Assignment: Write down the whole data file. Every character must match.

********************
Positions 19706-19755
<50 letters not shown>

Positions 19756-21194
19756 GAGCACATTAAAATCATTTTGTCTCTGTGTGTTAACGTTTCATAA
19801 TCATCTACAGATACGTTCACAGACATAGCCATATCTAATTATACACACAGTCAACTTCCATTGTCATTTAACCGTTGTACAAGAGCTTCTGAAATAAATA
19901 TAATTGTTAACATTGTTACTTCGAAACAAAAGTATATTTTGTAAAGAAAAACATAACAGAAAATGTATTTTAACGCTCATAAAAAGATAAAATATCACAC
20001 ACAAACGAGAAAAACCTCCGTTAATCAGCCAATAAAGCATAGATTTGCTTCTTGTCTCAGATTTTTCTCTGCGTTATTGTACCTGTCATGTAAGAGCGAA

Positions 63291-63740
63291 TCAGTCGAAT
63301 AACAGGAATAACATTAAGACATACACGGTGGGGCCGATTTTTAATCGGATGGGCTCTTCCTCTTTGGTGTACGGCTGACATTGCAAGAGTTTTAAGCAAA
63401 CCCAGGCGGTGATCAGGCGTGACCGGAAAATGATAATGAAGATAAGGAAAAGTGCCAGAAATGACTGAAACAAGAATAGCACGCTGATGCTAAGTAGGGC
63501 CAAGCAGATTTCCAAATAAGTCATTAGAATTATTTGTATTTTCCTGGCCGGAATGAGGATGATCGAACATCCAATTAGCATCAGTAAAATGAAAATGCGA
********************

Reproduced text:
Positions 19706-19755
<50 letters not shown>

Positions 19756-21194
19756 GAGCACATTAAAATCATTTTGTCTCTGTGTGTTAACGTTTCATAA
19801 TCATCTACAGATACGTTCACAGACATAGCCATATCTAATTATACACACAGTCAACTTCCATTGTCATTTAACCGTTGTACAAGAGCTTCTGAAATAAATA
19901 TAATTGTTAACATTGTTACTTCGAAACAAAAGTATATTTTGTAAAGAAAAACATAACAGAAAATGTATTTTAACGCTCATAAAAAGATAAAATATCACAC
20001 ACAAACGAGAAAAACCTCCGTTAATCAGCCAATAAAGCATAGATTTGCTTCTTGTCTCAGATTTTTCTCTGCGTTATTGTACCTGTCATGTAAGAGCGAA

Positions 63291-63740
63291 TCAGTCGAAT
63301 AACAGGAATAACATTAAGACATACACGGTGGGGCCGATTTTTAATCGGATGGGCTCTTCCTCTTTGGTGTACGGCTGACATTGCAAGAGTTTTAAGCAAA
63401 CCCAGGCGGTGATCAGGCGTGACCGGAAAATGATAATGAAGATAAGGAAAAGTGCCAGAAATGACTGAAACAAGAATAGCACGCTGATGCTAAGTAGGGC
63501 CAAGCAGATTTCCAAATAAGTCATTAGAATTATTTGTATTTTCCTGGCCGGAATGAGGATGATCGAACATCCAATTAGCATCAGTAAAATGAAAATGCGA